“This year’s party is going to be the best. Everyone will be so impressed,” June says as she wraps a strand of white lights around her palm, checking for knots and broken bulbs. It looks like a festive barbed wire, David thinks, as it twirls over and over. “We certainly are planning big,” David says, sorting through the boxes. He’s looking for the good stockings, the deep red ones with the white trim. June hums a Christmas tune as she continues her untangling process. Beads of sweat gather at her hairline, and he thinks she should take off her red sweater, but it puts her in the spirit, so he doesn’t suggest it. Their outdated A/C unit fights hard against the onslaught of electrical lights and cookies baking in the oven and the natural July heat, even though it’s almost two in the morning. They’ve been home for three hours, June’s birthday barely over; for the past five years they hurried home after her birthday dinner to take out the boxes and start decorating the house.
June’s motto was that all the best things should happen in the summer, Christmas included. It was a tradition that David indulged at first, finding it charming. But he found everything about June charming then; her brown pixie hair, her five foot frame.
They keep going until the tree is up and the boxes are empty and the first dozen cookies are cooled. They’re sweaty and aching but June is grinning. She peels off her clothes and climbs on top of him. It’s the only part David finds charming anymore.
They met at a party in college; David was drinking Heineken in the corner with his roommate, Paul, and watching June move around the room. She wore a dress that sat high on her waist and tapered out to a wide bell shape. All David could think about was what she looked like underneath.
“You’re cute,” he said in a mumble as June passed by him to get to the kitchen.
“What?” June stopped and looked at him. “Did you say something to me?”
David’s pulse jumped and he shook his head and sucked down the last of his beer, hoping the moment was over, but Paul came up then and threw an arm around her and sang, “Heyyyy June,” in a way that sounded nothing like Paul McCartney and she smiled, not at Paul but at David. He thought that maybe she’d heard what he mumbled so he stuck out his hand and said, “I’m David.”
“June?” David calls out as he walks down their hallway. His socked feet step silently over the wooden floor.
“In here,” she says, her voice lingering from the spare bedroom: the room that holds their decorations ten months out of the year. He hears the stitch of tape being stretched out, the sounds of paper being cut.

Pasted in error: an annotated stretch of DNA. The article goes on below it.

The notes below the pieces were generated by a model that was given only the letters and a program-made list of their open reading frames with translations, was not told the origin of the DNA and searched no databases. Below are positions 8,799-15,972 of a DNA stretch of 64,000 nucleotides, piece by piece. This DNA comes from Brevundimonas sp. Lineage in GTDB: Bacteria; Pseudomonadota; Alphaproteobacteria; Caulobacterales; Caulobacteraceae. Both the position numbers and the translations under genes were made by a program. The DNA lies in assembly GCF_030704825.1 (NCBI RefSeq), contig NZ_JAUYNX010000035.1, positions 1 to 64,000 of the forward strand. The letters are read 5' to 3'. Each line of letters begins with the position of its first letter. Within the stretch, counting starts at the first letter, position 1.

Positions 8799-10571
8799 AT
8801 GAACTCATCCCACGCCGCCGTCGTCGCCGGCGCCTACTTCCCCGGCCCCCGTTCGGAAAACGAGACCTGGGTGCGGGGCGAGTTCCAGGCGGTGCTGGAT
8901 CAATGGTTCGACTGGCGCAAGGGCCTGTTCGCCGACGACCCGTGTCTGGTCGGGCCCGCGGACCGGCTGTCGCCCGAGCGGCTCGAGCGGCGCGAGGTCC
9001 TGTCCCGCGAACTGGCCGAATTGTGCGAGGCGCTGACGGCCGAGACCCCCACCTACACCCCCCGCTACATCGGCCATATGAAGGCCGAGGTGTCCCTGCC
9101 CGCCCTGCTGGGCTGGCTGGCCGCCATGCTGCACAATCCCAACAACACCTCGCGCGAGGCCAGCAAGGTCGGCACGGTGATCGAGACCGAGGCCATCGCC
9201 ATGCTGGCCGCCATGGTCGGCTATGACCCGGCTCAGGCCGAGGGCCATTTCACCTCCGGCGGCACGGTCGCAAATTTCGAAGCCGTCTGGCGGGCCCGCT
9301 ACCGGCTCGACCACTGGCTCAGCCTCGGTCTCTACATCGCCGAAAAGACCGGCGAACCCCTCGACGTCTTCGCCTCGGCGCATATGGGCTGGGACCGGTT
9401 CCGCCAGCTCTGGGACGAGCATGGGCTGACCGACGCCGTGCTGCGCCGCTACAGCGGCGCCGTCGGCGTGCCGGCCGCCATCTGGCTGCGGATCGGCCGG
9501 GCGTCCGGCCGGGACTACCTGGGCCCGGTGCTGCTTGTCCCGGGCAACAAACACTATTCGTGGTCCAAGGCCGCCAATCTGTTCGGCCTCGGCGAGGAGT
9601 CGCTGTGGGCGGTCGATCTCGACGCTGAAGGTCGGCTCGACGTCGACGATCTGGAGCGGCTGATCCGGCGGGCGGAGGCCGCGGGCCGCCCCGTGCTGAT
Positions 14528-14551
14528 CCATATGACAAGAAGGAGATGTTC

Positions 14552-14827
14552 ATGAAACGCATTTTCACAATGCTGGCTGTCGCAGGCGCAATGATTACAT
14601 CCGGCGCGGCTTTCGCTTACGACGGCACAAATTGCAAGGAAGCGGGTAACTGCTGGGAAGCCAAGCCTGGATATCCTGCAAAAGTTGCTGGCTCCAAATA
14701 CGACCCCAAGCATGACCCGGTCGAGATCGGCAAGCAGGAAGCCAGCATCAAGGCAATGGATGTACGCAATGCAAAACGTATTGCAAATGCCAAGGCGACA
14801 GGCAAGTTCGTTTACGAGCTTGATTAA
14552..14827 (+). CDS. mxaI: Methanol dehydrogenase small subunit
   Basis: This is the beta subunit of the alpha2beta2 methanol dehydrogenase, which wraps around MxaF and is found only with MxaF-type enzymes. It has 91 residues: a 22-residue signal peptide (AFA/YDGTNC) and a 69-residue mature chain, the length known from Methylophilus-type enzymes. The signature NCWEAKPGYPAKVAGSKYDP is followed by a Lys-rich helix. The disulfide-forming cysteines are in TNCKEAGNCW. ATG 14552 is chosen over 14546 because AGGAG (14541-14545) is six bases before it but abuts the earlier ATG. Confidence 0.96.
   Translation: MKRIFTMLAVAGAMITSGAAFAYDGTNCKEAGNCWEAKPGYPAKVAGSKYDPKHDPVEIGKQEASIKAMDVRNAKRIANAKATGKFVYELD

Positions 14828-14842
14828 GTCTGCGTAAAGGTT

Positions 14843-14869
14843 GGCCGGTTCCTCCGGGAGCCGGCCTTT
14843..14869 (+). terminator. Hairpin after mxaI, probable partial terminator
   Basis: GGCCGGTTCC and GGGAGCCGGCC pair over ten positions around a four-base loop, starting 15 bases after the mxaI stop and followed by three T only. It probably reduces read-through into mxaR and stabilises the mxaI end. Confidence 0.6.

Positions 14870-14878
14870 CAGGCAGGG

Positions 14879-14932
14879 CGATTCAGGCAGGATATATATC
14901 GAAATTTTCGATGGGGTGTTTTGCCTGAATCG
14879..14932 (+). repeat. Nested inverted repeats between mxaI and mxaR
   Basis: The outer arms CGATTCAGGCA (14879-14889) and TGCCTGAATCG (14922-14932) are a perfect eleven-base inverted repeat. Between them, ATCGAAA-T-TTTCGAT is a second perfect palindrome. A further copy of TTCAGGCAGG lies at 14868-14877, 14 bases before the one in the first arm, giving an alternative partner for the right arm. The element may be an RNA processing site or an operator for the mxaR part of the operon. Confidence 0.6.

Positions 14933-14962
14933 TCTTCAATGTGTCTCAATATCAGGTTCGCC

“What are you wrapping?” he asks, leaning against the doorframe.
“Your mom’s gift.”
June keeps her focus on the gift-wrapping. Her folds are flawless, masterful.
“What about Dad’s? Can we get that Saturday?”
She smoothes her hands over the box, her fingertips gliding over the evenness of her work.
David slips away from the door, back to their bedroom. He falls on the bed, lying motionless for as long as he can, listening to the sounds of slicing scissors and ripping tape.
The next night, David comes home, unbuttons his shirt, sheds his pants. He wants to sit in his boxers and watch TV with a beer. But June told him that morning that they were going to watch Miracle On 34th Street and drink cider. He puts on the red pajama pants that June likes, the ones with little elves all over them.
He drinks four cups of apple cider during Miracle On 34th Street after spiking it with some leftover rum in the cabinet. He’s pretty tipsy and June is curled against his side and the room is goddamn hot, too hot to breathe. The tree lights are set on a blinking pattern and they dart and glare across the screen. David tries not to care and keeps his hand on the small of June’s back, her skin hot and damp. He wishes they could take their clothes off right now, with the movie playing. He lets his hand snake around her back and slides it up her side, brushes his hand on the curve of her bra.
“Dave,” she breathes, easing his hand off. She refused the rum when he asked her. Instead she drinks her hot cider in her hot sweater in the hottest month of the year.
“Do you remember our first Christmas here?” She asks then, turning her position to face him. “We sat on the patio in the freezing cold and drank hot chocolate. Made a fire and talked for hours.”